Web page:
According to research firm Juniper Research, smartphone payments will rise exponentially this year, as retailers, mobile phone operators and consumers start to embrace mobiles offering near field communications (NFC) technology, which will be featured at the Mobile World Congress next week.
NFC will allow consumers to pay for low cost goods such as coffee or train tickets, up to a value of £15 by passing their mobile phones over a proximity reader. In the UK, O2 has plans to offer mobile phones with a built-in wallet, Everything Everywhere (T-Mobile and Orange), is working with MasterCard to roll out a commercial NFC service by the second quarter.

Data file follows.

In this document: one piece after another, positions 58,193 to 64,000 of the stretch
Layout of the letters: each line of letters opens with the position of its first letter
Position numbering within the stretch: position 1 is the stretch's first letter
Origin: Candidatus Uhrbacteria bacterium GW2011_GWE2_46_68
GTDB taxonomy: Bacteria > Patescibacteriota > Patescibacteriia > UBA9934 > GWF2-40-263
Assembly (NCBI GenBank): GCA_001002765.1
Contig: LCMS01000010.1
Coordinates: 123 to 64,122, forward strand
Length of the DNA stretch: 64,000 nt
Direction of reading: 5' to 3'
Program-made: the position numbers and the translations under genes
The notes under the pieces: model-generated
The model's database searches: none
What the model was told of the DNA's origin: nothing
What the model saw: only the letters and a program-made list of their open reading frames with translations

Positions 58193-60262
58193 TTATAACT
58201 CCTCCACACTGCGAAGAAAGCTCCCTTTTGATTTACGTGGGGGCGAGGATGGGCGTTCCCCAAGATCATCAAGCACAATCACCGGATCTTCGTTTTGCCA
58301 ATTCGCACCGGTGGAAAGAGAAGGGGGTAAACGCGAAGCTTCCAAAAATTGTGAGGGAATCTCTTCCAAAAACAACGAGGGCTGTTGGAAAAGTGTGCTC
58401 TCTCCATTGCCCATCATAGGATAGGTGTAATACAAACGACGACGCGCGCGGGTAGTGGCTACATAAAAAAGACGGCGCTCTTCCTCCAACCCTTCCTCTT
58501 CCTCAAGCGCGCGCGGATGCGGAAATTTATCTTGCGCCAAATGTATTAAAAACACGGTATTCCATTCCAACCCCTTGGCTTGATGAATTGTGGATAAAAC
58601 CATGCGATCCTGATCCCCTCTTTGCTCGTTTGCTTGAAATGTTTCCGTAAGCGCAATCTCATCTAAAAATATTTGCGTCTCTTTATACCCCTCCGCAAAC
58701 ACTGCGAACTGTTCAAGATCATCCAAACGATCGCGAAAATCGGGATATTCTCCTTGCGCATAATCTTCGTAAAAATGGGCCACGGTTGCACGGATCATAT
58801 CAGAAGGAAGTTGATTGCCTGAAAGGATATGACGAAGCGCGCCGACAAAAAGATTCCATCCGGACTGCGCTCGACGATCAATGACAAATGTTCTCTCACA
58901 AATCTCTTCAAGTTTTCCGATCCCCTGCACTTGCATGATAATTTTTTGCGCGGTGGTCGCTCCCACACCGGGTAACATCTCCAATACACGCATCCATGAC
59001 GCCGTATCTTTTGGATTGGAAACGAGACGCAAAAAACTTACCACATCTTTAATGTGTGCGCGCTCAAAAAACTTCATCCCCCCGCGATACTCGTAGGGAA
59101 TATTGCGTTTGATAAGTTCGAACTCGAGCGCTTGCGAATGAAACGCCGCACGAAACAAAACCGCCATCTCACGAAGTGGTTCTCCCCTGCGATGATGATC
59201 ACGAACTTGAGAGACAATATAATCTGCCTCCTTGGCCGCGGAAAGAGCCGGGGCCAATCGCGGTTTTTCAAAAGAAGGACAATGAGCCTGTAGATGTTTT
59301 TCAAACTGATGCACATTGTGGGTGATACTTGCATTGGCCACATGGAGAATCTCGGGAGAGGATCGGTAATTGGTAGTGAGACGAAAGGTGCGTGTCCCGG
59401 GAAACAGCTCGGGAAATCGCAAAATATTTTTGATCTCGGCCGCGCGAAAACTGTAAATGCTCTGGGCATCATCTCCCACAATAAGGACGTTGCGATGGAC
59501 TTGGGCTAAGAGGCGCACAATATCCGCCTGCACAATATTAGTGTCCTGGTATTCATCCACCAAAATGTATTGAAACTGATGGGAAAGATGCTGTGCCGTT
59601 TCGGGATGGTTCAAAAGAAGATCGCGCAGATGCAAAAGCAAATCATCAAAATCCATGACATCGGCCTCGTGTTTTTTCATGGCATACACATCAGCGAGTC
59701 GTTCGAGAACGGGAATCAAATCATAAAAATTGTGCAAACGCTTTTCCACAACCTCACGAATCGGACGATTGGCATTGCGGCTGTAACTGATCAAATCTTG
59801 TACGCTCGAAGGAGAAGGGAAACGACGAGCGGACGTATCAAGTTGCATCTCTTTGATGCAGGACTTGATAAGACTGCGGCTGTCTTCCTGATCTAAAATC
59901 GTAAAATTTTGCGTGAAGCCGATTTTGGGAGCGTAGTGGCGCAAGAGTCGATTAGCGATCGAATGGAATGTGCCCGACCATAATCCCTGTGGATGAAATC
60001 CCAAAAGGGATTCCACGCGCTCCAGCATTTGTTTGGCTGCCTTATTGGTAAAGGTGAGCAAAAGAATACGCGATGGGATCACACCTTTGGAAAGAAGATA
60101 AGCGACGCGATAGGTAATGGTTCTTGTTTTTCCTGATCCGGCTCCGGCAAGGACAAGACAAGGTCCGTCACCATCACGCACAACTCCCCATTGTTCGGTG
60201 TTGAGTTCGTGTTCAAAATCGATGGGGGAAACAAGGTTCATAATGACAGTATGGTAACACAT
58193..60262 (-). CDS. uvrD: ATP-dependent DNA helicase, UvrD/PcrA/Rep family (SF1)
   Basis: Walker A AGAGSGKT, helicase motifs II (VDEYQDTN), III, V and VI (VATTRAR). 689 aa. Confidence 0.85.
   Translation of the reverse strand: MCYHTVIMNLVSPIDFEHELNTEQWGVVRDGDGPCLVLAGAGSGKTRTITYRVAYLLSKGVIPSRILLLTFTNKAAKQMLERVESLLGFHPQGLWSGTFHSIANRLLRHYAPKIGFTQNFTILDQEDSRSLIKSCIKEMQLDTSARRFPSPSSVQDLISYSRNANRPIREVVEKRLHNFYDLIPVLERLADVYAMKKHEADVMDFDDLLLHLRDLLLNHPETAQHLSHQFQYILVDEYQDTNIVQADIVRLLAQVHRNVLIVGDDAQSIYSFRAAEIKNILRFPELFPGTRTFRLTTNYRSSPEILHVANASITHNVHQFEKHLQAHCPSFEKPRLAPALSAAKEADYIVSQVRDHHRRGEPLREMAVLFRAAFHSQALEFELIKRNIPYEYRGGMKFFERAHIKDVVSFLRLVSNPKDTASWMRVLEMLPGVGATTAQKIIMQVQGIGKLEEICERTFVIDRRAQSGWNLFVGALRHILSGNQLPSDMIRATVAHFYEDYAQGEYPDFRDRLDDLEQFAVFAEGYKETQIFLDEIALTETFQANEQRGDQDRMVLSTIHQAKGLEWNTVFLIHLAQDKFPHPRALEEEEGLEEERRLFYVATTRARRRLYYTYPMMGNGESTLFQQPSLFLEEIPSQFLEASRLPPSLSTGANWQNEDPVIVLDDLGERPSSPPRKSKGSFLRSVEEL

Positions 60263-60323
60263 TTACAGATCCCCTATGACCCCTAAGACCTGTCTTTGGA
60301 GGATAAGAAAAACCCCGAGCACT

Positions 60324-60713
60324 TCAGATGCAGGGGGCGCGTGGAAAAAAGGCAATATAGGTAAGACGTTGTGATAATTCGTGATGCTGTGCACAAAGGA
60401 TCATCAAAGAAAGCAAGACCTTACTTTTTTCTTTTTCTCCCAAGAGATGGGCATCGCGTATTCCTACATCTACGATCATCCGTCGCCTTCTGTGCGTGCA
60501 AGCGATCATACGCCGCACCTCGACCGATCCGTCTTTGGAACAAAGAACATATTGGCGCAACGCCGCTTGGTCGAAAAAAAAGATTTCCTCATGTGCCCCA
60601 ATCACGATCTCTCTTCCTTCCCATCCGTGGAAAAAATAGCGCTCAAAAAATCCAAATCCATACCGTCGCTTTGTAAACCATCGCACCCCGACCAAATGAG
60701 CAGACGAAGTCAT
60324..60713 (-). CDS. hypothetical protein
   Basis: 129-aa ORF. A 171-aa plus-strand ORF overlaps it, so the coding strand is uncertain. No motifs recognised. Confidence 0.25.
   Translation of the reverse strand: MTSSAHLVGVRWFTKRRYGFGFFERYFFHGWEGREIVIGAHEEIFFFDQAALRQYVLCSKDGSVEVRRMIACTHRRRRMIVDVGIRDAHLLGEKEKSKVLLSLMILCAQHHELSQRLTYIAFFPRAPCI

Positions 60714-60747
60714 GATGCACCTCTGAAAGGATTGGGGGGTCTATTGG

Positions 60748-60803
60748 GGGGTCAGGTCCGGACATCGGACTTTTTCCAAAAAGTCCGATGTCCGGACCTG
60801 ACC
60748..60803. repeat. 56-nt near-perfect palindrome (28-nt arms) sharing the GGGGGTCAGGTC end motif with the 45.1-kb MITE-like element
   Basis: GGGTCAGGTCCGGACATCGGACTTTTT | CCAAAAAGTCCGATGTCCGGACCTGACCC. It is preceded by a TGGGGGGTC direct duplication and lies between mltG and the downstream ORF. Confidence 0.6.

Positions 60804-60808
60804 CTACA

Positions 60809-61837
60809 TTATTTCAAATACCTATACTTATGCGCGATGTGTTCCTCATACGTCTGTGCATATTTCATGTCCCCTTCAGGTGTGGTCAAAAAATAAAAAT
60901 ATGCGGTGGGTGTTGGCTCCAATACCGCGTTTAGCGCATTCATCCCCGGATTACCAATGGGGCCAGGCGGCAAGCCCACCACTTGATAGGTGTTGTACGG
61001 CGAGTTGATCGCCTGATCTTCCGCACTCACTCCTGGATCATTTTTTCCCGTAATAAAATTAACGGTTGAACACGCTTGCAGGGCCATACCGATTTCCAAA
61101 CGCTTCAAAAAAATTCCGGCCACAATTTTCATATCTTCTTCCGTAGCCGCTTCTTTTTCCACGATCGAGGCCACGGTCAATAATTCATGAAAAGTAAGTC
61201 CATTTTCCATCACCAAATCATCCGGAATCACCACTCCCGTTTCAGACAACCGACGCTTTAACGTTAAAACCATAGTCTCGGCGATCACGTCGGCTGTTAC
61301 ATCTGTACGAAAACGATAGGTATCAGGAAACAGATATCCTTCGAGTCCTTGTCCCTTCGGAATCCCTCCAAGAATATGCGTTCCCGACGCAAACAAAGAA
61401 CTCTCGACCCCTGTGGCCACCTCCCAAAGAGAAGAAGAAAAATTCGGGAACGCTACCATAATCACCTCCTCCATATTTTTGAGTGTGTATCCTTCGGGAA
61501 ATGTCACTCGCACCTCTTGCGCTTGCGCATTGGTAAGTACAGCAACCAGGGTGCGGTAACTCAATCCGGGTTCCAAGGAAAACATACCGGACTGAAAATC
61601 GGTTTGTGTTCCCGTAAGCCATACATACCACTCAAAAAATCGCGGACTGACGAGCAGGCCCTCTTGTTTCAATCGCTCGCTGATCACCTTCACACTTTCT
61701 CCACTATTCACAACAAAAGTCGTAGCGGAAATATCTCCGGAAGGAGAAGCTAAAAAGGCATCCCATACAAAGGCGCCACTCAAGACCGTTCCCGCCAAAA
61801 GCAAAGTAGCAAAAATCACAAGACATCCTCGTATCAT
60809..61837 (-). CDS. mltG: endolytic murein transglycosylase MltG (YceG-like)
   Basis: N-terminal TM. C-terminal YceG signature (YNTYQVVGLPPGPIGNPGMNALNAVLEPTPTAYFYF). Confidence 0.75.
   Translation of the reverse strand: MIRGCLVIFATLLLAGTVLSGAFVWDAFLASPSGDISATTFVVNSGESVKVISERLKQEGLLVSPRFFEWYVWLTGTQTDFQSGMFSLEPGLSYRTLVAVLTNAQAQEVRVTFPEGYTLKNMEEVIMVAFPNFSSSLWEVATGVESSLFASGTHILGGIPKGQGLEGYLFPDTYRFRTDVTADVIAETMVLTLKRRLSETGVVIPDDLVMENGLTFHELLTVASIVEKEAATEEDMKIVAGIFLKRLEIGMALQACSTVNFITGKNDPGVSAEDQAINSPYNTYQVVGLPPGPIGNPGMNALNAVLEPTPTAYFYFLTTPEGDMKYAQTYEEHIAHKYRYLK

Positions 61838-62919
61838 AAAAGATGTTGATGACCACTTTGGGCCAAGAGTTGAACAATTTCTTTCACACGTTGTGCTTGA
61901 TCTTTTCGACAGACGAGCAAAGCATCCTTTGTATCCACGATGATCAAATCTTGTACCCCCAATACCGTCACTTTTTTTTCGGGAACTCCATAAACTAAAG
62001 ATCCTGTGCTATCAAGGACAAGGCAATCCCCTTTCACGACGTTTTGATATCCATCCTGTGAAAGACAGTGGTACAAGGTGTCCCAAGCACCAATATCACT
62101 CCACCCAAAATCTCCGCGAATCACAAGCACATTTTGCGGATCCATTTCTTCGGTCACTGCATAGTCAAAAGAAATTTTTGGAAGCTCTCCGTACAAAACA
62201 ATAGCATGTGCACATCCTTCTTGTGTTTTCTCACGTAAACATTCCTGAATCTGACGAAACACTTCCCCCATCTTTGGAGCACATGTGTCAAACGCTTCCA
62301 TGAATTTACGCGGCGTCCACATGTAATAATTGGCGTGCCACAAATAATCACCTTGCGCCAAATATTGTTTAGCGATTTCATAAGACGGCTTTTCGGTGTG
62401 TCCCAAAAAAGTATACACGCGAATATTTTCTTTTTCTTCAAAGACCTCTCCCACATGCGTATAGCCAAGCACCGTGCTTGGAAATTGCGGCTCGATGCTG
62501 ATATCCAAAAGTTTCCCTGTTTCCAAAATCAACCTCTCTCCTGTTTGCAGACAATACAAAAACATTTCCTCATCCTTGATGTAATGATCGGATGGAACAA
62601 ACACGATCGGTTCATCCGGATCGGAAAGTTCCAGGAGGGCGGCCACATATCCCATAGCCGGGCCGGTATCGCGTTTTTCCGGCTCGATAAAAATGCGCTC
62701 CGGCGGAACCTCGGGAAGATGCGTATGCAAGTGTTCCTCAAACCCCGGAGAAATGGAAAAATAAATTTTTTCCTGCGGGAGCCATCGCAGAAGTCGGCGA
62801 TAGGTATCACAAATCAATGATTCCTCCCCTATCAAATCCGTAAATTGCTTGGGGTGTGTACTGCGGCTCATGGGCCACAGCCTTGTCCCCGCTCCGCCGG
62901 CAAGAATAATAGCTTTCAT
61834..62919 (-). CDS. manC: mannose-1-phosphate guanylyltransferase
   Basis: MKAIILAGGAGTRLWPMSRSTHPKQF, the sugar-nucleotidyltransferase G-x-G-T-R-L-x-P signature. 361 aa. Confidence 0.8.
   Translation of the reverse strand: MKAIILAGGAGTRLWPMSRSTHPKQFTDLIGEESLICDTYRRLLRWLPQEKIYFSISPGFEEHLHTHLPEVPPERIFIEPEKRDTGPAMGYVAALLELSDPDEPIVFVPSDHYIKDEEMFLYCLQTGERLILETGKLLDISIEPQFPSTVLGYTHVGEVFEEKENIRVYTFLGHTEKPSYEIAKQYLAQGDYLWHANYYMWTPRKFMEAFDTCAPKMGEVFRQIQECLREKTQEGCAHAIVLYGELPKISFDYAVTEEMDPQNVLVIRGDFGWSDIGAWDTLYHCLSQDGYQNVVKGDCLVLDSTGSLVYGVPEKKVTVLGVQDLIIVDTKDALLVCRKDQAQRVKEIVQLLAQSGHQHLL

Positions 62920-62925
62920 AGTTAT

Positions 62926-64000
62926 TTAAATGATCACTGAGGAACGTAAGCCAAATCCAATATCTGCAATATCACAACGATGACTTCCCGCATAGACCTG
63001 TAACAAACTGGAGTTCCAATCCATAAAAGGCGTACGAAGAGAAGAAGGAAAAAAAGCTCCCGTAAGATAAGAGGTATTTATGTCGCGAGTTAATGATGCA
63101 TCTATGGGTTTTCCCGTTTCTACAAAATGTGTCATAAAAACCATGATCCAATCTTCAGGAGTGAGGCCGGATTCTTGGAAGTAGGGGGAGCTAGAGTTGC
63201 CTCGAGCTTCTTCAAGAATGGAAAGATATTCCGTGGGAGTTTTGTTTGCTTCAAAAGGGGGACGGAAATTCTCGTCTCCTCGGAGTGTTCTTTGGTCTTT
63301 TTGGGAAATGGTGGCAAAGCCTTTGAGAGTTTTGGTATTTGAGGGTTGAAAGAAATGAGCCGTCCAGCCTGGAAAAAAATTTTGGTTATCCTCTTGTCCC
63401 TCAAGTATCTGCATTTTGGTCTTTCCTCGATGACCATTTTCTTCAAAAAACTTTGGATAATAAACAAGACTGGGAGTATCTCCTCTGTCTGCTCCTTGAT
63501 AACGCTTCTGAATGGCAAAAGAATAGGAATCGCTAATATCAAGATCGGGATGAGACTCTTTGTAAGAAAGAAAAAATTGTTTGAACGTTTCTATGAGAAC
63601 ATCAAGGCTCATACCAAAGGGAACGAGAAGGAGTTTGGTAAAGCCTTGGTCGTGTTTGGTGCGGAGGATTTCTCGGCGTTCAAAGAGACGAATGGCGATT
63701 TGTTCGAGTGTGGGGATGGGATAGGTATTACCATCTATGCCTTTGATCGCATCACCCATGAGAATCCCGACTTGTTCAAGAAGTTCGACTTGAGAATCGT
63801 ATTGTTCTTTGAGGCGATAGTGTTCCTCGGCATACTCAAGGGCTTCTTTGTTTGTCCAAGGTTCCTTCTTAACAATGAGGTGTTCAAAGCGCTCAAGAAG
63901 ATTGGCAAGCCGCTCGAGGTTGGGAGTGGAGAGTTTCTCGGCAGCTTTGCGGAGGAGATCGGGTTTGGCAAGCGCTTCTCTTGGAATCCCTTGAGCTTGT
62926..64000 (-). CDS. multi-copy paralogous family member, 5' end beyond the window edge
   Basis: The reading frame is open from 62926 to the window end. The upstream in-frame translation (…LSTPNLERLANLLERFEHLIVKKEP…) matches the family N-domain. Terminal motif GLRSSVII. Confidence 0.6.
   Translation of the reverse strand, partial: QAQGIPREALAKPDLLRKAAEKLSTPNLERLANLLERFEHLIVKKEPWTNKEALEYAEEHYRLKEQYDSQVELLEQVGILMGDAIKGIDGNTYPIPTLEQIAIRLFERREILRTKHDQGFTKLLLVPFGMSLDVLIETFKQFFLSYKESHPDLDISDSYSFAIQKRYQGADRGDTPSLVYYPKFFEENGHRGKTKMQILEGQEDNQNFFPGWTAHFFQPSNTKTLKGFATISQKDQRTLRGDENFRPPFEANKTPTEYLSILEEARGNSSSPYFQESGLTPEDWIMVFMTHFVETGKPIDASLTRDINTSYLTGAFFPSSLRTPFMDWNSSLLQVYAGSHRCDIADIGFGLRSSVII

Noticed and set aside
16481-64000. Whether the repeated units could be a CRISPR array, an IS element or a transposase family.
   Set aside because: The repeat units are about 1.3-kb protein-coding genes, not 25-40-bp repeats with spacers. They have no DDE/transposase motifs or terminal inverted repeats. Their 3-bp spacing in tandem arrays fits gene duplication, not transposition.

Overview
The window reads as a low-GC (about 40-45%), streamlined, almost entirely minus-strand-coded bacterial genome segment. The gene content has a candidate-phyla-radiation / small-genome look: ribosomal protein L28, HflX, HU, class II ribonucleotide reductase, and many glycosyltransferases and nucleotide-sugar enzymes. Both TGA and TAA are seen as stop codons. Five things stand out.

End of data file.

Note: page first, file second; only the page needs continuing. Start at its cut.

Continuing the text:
About 40,000 stores in the UK have NFC readers, capable of reading from mobile phones, and contactless debit and credit cards. They include Pret a Manger, and Little Chef. The Co-Op and McDonalds also plan to make the service available across their UK outlets.
NFC can be used in other applications, for example to verify the identity of a person entering a building or logging on to a computer, or to allow a customer to use their mobile phone as a hotel room key, in addition to mobile payments.
Outside the UK, France is developing the technology rapidly. There are plans to introduce it in the US, and the technology is already widespread in Japan.